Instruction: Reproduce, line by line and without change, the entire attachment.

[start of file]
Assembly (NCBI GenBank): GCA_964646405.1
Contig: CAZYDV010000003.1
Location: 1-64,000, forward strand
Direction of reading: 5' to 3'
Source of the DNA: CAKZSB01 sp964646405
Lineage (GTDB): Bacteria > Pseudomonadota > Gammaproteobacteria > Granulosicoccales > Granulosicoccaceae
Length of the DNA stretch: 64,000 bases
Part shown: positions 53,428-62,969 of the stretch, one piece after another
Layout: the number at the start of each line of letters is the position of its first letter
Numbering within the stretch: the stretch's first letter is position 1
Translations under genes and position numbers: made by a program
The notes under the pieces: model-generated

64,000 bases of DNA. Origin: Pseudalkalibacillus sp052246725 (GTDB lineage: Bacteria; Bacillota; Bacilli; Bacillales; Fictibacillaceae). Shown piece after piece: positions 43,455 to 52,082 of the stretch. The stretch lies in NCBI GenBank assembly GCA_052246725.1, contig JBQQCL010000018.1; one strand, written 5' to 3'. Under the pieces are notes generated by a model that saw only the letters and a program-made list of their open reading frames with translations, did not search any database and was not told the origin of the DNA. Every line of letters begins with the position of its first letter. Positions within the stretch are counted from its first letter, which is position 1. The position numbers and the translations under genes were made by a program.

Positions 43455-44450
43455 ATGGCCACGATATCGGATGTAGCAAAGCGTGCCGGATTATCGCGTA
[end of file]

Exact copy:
Assembly (NCBI GenBank): GCA_964646405.1
Contig: CAZYDV010000003.1
Location: 1-64,000, forward strand
Direction of reading: 5' to 3'
Source of the DNA: CAKZSB01 sp964646405
Lineage (GTDB): Bacteria > Pseudomonadota > Gammaproteobacteria > Granulosicoccales > Granulosicoccaceae
Length of the DNA stretch: 64,000 bases
Part shown: positions 53,428-62,969 of the stretch, one piece after another
Layout: the number at the start of each line of letters is the position of its first letter
Numbering within the stretch: the stretch's first letter is position 1
Translations under genes and position numbers: made by a program
The notes under the pieces: model-generated

64,000 bases of DNA. Origin: Pseudalkalibacillus sp052246725 (GTDB lineage: Bacteria; Bacillota; Bacilli; Bacillales; Fictibacillaceae). Shown piece after piece: positions 43,455 to 52,082 of the stretch. The stretch lies in NCBI GenBank assembly GCA_052246725.1, contig JBQQCL010000018.1; one strand, written 5' to 3'. Under the pieces are notes generated by a model that saw only the letters and a program-made list of their open reading frames with translations, did not search any database and was not told the origin of the DNA. Every line of letters begins with the position of its first letter. Positions within the stretch are counted from its first letter, which is position 1. The position numbers and the translations under genes were made by a program.

Positions 43455-44450
43455 ATGGCCACGATATCGGATGTAGCAAAGCGTGCCGGATTATCGCGTA